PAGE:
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Light winds halt sailing in New York

NZ NewswireNZ Newswire 8/05/2016

Light winds have forced the abandonment of racing on the first day of the America's Cup World Series on New York's Hudson River.

The first race started on schedule, but by the time the fleet approached the reach mark, the breeze had dropped enough to make rounding the mark impossible for half the fleet.

The race committee made the call to abandon the race and wait for more breeze, also shifting the course further down the river in an bid to find enough wind to get a second start under way.

Team New Zealand tactician Ray Davies says racing was hard work.

"Right under the Manhattan skyline, it was like sailing under a huge cliff just a few feet from shore," he said.

"A very light and turbulent breeze and about three knots of current made it really un-sailable."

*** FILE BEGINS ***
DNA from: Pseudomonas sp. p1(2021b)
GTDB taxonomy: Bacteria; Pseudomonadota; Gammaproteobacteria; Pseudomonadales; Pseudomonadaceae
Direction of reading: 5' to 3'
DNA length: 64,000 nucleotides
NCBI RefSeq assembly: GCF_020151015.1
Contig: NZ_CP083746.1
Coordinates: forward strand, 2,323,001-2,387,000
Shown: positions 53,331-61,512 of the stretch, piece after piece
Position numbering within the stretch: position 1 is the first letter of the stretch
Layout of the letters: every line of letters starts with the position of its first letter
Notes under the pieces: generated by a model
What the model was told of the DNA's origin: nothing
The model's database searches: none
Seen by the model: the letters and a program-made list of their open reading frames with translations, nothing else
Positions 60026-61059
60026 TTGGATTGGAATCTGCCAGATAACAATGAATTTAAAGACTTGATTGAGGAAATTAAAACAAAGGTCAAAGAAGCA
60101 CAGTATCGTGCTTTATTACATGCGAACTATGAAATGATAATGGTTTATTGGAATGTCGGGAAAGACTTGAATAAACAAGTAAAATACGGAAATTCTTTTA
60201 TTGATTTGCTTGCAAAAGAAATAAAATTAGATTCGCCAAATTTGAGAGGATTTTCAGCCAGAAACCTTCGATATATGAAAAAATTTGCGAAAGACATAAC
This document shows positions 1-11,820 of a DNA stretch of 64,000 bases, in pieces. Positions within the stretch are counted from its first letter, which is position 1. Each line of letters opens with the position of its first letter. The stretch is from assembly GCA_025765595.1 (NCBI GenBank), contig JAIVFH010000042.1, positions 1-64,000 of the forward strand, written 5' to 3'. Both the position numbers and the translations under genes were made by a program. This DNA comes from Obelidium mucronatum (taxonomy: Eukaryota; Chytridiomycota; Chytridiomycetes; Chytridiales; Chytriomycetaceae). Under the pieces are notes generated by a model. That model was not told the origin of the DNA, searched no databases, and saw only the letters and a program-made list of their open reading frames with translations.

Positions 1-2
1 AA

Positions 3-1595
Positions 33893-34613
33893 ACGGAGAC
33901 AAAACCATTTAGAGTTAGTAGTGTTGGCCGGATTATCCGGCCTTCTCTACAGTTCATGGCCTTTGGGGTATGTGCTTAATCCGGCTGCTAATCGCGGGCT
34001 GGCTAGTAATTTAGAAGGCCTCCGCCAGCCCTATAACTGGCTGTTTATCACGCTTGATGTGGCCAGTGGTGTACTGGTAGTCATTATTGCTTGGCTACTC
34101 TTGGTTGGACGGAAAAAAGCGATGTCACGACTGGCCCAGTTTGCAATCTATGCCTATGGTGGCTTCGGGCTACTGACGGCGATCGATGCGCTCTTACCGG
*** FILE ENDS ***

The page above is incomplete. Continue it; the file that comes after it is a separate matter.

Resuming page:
The official race window closed without another start, but as insurance the race committee started a substitute race which will be used to count only if racing cannot be completed on Monday (NZT).

Team New Zealand described the conditions for the substitute race as painfully race-able, with current ruling the race course.

A small gennaker twist stalled the Kiwi boat long enough to put it out of the running.

Skipper Glenn Ashby says conditions made for a long and tough day at the office.

"Extreme current and sloppy water in the Hudson mixed with not a lot of breeze made sailing really testing for not only the sailors, but also the race committee.

"But you put the day behind you and look forward to tomorrow with good breeze and the entire regatta to play for."

New Zealand lead the six-boat series which serves as a lead-in to the 2017 America's Cup regatta in Bermuda, having finished on the podium in each of the first four regattas, including victory at Gothenburg last August.

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